Interaction between Schwann Cells and Osteoblasts In Vitro

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Interaction between Schwann Cells and Osteoblasts In Vitro

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Title: Interaction between Schwann Cells and Osteoblasts In Vitro
Author: Cai, Xiao-xiao; Luo, En; Yuan, Quan

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Citation: Cai, Xiao-xiao, En Luo, and Quan Yuan. 2010. “Interaction between Schwann Cells and Osteoblasts In Vitro.” International Journal of Oral Science 2 (2): 74-81. doi:10.4248/IJOS10039. http://dx.doi.org/10.4248/IJOS10039.
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Abstract: Aim Given the well-known properties of Schwann cells in promoting nerve regeneration, transplanting Schwann cells into implant sockets might be an effective method to promote sensory responses of osseointegrated implants. The aim of this study was to evaluate the interaction between Schwann cells and osteoblasts. Methodology Schwann cells derived from the sciatic nerves of neonatal rat were co-culured with osteoblasts using Transwell inserts. The proliferation of Schwann cells in the co-culture system was evaluated using methylthiazol tetrazolium (MTT) colorimetric method. Moreover, the secretions and mRNA levels of brain-derived neurotrophic factor (BDNF) and nerve growth factor (NGF) were measured by enzyme-linked immunosorbent assay (ELISA) and quantitative real-time PCR, respectively. In order to test the effect of Schwann cells on osteoblasts, alkaline phosphatase (ALP) staining and Alizerin red staining were performed as well. Results: Schwann cells, which were co-cultured with the osteoblasts, showed an intact proliferation during the observation period. Moreover, the gene expression and synthesis of BDNF and NGF were not impaired by the osteoblasts. Meanwhile, co-cultured osteoblasts exhibited a significant increase in the proliferation on day 3 and 6 (P< 0.05). Co-culture of these two types of cells also led to a more intense staining of ALP and an elevated number of calcified nodules. Conclusion: These findings demonstrate that, in the in vitro indirect co-culture environment, Schwann cells can maintain their normal ability to synthesize neurotrophins, which then enhance the proliferation and differentiation of osteoblasts.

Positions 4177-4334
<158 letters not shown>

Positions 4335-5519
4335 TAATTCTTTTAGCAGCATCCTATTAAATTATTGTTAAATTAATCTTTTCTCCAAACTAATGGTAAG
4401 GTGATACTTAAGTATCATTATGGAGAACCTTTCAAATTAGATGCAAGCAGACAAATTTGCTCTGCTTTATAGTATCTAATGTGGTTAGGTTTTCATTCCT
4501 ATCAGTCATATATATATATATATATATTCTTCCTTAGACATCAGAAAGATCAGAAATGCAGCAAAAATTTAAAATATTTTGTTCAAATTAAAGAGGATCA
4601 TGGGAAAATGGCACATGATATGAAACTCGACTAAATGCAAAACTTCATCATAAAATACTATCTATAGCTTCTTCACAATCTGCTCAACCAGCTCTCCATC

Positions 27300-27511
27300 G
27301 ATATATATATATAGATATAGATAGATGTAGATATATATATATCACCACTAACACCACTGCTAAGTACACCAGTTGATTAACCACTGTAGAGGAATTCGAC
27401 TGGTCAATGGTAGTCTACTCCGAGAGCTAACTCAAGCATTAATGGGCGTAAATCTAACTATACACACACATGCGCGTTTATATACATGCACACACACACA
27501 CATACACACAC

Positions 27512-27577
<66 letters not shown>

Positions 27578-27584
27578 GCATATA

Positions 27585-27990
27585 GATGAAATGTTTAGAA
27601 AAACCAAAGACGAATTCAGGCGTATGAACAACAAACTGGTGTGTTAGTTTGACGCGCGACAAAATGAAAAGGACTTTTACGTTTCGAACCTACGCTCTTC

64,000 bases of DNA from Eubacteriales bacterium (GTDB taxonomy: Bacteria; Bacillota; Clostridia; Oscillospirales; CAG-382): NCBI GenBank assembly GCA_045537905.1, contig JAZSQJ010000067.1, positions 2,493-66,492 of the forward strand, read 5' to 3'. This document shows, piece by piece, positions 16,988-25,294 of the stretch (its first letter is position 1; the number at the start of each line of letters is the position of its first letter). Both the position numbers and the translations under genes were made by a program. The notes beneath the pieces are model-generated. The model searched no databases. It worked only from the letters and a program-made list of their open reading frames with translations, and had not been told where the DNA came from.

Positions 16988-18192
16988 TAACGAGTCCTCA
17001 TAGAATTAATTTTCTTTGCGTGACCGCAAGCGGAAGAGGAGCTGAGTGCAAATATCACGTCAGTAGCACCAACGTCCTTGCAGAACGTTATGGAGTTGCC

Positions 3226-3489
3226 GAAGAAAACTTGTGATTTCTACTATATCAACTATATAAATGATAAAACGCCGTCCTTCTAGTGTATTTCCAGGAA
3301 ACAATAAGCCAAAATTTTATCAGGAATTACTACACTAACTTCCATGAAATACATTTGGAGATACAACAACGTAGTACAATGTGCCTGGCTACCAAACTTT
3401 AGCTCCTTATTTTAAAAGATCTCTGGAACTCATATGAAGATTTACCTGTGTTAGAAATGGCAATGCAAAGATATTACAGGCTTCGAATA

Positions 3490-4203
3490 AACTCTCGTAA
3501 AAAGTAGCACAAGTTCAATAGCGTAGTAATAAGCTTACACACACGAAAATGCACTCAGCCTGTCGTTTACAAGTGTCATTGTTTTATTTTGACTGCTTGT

Published Version: doi:10.4248/IJOS10039
Other Sources: http://www.ncbi.nlm.nih.gov/pmc/articles/PMC3733587/pdf/
Terms of Use: This article is made available under the terms and conditions applicable to Other Posted Material, as set forth at http://nrs.harvard.edu/urn-3:HUL.InstRepos:dash.current.terms-of-use#LAA
Citable link to this page: http://nrs.harvard.edu/urn-3:HUL.InstRepos:11855799
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